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Grand Forks firms seek loan changes from city

Dana Sande

Grand Forks city officials are discussing outstanding loans to two local manufacturers, one of which is at risk of becoming delinquent.

The loans were issued through the Bank of North Dakota as part of an economic development assistance program to Telpro and to Pribula Estates, which was owned by American Defense Industries.

The city’s Growth Fund helped the companies buy down their loans, thereby reducing the interest rate and freeing up funds for expansion.

Telpro was scheduled to begin repaying its loan, which has an outstanding balance of nearly $60,000, at the beginning of this year, said Meredith Richards, the city’s deputy director of planning and community development.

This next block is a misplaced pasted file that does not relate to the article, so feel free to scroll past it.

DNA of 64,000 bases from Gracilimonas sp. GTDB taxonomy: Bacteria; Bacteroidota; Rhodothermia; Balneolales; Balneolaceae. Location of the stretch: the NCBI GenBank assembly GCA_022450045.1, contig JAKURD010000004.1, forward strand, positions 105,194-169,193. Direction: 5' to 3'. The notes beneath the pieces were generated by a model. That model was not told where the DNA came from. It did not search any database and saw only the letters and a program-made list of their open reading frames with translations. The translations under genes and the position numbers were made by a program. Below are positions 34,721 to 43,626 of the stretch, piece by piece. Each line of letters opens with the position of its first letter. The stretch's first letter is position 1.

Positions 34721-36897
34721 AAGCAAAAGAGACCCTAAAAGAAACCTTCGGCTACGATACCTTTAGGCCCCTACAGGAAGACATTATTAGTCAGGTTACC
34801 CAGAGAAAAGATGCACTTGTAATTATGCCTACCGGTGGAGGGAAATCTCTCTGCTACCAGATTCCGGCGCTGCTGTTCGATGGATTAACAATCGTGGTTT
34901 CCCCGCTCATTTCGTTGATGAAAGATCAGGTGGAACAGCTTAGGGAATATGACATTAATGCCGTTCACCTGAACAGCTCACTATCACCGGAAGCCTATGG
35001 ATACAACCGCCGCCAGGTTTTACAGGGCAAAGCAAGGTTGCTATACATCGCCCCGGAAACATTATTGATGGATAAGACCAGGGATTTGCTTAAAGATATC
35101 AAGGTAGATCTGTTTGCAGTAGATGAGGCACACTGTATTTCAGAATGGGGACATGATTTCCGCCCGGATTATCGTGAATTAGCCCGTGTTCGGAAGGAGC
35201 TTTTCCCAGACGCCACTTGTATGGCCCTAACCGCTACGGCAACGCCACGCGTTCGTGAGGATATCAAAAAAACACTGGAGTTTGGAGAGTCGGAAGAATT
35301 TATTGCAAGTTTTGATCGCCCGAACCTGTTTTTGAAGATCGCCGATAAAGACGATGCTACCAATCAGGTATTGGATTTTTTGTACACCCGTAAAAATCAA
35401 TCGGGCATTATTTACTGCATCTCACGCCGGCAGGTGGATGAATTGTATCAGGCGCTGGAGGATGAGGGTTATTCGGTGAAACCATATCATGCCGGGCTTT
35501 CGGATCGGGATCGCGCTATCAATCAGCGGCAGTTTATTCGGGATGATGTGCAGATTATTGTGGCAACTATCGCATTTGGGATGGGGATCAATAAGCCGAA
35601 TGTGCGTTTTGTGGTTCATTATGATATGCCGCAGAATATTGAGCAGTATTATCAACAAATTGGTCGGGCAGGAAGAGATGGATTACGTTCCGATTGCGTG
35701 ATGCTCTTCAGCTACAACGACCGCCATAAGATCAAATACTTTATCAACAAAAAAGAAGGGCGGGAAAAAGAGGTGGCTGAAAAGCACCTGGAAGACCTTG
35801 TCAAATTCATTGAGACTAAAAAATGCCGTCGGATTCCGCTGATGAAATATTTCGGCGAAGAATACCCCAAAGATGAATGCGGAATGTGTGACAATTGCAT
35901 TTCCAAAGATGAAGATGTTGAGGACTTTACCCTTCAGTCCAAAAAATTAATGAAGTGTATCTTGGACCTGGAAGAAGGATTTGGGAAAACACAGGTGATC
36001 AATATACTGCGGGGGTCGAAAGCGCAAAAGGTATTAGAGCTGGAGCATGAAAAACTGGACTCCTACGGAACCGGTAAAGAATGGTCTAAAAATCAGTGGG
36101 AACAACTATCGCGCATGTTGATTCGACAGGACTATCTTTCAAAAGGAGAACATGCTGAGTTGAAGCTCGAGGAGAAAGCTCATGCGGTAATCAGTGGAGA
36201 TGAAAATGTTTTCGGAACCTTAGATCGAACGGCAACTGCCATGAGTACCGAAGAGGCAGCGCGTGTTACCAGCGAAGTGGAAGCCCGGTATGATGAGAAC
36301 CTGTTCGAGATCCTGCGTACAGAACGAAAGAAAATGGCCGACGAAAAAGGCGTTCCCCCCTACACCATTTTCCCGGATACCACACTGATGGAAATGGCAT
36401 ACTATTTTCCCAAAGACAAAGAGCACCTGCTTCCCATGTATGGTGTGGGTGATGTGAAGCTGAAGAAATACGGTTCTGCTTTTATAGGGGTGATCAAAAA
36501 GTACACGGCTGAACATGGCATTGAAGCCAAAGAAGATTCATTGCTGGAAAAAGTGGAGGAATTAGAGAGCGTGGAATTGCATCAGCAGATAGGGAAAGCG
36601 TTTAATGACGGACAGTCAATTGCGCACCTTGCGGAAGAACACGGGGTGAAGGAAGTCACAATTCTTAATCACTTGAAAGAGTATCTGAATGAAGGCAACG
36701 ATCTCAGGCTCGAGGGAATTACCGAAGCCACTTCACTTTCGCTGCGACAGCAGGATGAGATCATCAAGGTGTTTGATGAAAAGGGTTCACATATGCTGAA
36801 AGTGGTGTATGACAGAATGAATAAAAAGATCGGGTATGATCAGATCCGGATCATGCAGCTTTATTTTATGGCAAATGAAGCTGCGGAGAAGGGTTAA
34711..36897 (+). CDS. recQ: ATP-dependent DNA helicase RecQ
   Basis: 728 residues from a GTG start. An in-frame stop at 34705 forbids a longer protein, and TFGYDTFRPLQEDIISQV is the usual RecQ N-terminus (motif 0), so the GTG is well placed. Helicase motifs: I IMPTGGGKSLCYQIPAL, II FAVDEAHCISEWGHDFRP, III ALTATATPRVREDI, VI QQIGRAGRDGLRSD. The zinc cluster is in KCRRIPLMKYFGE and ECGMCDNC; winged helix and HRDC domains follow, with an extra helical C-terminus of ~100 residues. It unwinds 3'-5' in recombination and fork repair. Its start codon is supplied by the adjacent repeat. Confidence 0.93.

But the company was not making payments.

Richards said a misunderstanding arose from a conversation that Telpro officials said took place between the company and her predecessor.

“It was (Telpro’s) understanding that (the loan) had been restructured,” she said.

Telpro officials will go before the committee on Aug. 19 to make a formal request for loan restructuring, she said.

“It’s not uncommon for us to restructure loans,” said City Council President Dana Sande, a member of the Growth Fund Committee.

Telpro makes construction equipment at its plant just south of Grand Forks.

Pribula Estates is not scheduled to start paying off its loan, with a balance of slightly more than $100,000 until 2021.

But Richards said American Defense Industries recently sold its plant in west Grand Forks to Steffes Corp., a manufacturer of steel parts and equipment. She said the city is still dealing with the “cleanup of that sale.”

“(Pribula) may want to clean up the loan, meaning pay the loan off now rather than wait seven years to do it,” Sande said.

This isn’t the first time the city has worked on repayment plans with local businesses.

In 2011, the city held talks with aircraft manufacturer Cirrus Design, which had become delinquent on its lease and loan payments to the city following the recession.

The following year, Cirrus and the city set up a repayment schedule and has since paid back everything, said Sande.